With this brief overview of the holarchy, we are ready to examine it in detail. This book is divided into two parts. In the first part, we will examine the holarchy as it is understood today, level by level. Thus in the following chapter, we will consider the physical level of existence, beginning with atoms and ending with cells. In subsequent chapters, we will look at the biological level, from cells to organisms; the mental level, where mind and behavior come into existence; and finally consider the evidence for a still higher level of existence, which I call the transpersonal or planetary. This part of the book will then conclude with a summary of the main principles of the holarchy that have emerged from our tour.

In part two, we will examine how change occurs in the holarchy. We will consider both the current, scientifically accepted "synthetic" theory of evolution, based on Darwinism, as well as several alternative theories of evolution that have recently been proposed. We will also try to understand the role, if any, of higher states of existence in the creation of lower forms of life.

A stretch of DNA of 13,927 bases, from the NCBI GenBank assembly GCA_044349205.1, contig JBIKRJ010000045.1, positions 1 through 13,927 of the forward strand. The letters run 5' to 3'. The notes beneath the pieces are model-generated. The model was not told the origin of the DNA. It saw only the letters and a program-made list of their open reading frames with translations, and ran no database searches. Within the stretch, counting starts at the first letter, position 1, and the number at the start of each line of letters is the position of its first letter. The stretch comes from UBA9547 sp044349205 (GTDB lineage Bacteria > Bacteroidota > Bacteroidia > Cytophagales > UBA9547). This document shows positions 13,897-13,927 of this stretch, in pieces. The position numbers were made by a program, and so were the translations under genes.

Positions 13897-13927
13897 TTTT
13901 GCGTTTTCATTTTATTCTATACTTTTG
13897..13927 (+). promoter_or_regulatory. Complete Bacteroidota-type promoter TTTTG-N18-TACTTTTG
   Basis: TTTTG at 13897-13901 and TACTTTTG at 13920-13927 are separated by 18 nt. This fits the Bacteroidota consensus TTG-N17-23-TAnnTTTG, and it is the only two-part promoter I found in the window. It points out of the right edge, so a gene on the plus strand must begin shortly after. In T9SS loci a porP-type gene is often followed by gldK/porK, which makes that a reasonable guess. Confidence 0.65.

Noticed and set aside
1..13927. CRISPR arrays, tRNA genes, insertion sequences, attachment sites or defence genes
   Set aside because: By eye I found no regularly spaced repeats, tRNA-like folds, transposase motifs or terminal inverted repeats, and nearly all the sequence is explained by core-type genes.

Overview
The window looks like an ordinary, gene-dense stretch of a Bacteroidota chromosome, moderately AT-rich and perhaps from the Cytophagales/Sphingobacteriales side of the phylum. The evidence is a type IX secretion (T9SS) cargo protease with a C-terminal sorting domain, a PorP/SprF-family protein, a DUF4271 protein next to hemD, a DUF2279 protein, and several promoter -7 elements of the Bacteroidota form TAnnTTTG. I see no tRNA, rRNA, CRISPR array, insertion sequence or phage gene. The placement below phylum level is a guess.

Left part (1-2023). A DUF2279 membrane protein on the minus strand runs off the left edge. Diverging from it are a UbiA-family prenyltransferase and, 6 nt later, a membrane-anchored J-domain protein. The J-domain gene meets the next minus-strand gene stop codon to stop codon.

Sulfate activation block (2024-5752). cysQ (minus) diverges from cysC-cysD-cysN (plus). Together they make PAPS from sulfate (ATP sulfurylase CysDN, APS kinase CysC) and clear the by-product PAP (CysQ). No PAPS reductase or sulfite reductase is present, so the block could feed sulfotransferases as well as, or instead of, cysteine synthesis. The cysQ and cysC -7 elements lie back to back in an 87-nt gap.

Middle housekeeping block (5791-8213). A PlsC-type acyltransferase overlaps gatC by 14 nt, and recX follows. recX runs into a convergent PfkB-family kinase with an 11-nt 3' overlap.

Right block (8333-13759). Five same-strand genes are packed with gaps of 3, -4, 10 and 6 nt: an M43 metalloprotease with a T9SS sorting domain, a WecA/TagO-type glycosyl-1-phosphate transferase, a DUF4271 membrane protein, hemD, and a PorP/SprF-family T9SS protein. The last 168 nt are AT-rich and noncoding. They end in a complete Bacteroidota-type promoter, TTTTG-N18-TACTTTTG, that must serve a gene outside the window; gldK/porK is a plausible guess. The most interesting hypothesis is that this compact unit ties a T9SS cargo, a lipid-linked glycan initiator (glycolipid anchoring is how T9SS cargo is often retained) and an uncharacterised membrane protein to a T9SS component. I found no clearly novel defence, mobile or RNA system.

Though I will necessarily have to cover a wide range of research findings and concepts in many different areas of both the natural and the social sciences, I will not attempt to treat any of these areas comprehensively nor even necessarily evenly. My principle aim throughout this book will be to elucidate general principles of holarchical organization, principles that apply to every level of existence. This tour will therefore be a selective one; we will examine ideas not because they're "interesting" or "provocative", but only to the extent that they can shed light on the larger view of holarchy. After principles are formulated on one level, we will look for them on the next level, along with any new principles that seem to emerge.

Go to Chapter 2

Go to Footnotes